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Nesprin-3, a novel outer nuclear membrane protein, associates with the cytoskeletal linker protein plectin.

Wilhelmsen K, Litjens SH, Kuikman I, Tshimbalanga N, Janssen H, van den Bout I, Raymond K, Sonnenberg A - J. Cell Biol. (2005)

Bottom Line: This is primarily the result of an incomplete knowledge of the proteins in the outer nuclear membrane (ONM) that are able to associate with the different cytoskeletal systems.Overexpression of nesprin-3 results in a dramatic recruitment of plectin to the nuclear perimeter, which is where these two molecules are colocalized with both keratin-6 and -14.Importantly, plectin binds to the integrin alpha6beta4 at the cell surface and to nesprin-3 at the ONM in keratinocytes, suggesting that there is a continuous connection between the nucleus and the extracellular matrix through the IF cytoskeleton.

View Article: PubMed Central - PubMed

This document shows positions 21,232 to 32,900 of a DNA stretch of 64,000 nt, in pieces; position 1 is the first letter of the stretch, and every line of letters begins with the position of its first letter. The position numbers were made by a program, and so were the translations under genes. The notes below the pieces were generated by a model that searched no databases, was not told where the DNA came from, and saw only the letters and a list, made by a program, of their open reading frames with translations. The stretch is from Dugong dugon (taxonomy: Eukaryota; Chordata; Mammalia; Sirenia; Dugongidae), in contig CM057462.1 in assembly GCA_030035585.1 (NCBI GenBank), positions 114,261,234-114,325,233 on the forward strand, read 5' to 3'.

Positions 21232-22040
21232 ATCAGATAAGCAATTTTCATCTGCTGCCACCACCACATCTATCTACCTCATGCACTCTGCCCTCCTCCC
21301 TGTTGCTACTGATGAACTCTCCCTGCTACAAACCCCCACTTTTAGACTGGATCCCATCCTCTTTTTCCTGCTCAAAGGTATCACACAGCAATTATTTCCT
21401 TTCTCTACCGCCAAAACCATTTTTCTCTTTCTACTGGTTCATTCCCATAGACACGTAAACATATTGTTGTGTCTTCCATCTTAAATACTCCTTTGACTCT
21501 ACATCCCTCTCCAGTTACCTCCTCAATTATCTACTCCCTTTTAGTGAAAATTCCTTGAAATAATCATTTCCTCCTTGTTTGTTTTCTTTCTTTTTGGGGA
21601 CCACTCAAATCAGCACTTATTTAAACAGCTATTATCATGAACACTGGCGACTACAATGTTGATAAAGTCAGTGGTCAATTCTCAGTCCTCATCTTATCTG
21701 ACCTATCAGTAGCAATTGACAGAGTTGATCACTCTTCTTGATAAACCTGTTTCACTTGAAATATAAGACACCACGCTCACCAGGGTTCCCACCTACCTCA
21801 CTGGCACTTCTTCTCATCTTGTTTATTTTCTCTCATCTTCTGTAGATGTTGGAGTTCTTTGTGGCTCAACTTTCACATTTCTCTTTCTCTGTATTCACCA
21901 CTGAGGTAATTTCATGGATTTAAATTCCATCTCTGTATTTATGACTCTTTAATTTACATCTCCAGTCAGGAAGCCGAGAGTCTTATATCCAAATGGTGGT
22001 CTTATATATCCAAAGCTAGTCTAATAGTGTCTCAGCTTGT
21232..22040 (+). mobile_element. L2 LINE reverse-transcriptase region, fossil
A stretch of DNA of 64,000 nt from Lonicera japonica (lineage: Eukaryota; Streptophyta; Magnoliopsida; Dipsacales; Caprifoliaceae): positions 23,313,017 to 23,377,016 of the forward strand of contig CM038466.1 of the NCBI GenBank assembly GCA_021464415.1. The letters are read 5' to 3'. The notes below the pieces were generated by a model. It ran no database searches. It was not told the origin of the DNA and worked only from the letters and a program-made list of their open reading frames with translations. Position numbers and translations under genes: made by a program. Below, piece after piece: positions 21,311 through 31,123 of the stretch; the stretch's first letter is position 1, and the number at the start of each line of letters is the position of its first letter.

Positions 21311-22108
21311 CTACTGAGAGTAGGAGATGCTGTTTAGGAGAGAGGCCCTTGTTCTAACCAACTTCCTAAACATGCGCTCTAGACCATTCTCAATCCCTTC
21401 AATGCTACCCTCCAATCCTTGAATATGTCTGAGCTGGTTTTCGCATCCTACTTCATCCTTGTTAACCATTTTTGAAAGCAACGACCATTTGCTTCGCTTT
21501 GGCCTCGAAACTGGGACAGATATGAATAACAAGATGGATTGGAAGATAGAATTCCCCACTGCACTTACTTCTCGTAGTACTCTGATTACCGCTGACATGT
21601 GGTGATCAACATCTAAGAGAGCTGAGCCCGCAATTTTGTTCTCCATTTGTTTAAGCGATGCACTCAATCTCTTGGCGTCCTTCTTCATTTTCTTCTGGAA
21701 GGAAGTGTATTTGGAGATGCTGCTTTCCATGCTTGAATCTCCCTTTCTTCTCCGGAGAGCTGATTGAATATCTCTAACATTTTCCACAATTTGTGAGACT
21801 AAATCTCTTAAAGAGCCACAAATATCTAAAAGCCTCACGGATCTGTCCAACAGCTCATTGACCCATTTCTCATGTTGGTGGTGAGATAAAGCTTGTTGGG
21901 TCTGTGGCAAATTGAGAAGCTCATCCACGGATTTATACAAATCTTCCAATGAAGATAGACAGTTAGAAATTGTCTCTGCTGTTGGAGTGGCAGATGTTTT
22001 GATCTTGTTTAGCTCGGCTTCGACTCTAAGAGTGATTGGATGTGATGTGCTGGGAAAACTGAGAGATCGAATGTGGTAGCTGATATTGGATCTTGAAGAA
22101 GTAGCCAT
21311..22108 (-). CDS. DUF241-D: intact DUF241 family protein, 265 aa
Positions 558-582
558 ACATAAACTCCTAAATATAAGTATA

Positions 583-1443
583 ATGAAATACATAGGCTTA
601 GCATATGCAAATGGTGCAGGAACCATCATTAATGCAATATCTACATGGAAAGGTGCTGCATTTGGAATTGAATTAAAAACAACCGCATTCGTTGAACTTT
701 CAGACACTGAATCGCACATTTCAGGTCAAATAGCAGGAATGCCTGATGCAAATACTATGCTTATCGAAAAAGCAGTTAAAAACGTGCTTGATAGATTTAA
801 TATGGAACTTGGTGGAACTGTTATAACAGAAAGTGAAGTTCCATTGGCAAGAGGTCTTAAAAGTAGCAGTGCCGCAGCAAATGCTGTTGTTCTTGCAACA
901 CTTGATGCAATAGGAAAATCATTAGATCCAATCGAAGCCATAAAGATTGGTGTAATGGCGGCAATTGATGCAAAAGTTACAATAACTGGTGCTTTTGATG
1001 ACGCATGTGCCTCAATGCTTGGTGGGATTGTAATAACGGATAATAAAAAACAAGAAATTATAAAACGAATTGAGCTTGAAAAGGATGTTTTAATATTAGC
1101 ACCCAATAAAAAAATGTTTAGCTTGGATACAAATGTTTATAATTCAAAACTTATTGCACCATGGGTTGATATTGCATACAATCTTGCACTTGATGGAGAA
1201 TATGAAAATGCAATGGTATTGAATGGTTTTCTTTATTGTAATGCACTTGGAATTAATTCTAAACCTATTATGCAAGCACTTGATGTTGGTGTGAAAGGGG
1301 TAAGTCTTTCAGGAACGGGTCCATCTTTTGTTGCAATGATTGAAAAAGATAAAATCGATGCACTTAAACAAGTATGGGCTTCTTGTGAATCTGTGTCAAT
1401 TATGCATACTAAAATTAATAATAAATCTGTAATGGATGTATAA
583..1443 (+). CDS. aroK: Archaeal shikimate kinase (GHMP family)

Affiliation: Division of Cell Biology, Netherlands Cancer Institute, 1066 CX Amsterdam, The Netherlands.

ABSTRACT
Despite their importance in cell biology, the mechanisms that maintain the nucleus in its proper position in the cell are not well understood. This is primarily the result of an incomplete knowledge of the proteins in the outer nuclear membrane (ONM) that are able to associate with the different cytoskeletal systems. Two related ONM proteins, nuclear envelope spectrin repeat (nesprin)-1 and -2, are known to make direct connections with the actin cytoskeleton through their NH2-terminal actin-binding domain (ABD). We have now isolated a third member of the nesprin family that lacks an ABD and instead binds to the plakin family member plectin, which can associate with the intermediate filament (IF) system. Overexpression of nesprin-3 results in a dramatic recruitment of plectin to the nuclear perimeter, which is where these two molecules are colocalized with both keratin-6 and -14. Importantly, plectin binds to the integrin alpha6beta4 at the cell surface and to nesprin-3 at the ONM in keratinocytes, suggesting that there is a continuous connection between the nucleus and the extracellular matrix through the IF cytoskeleton.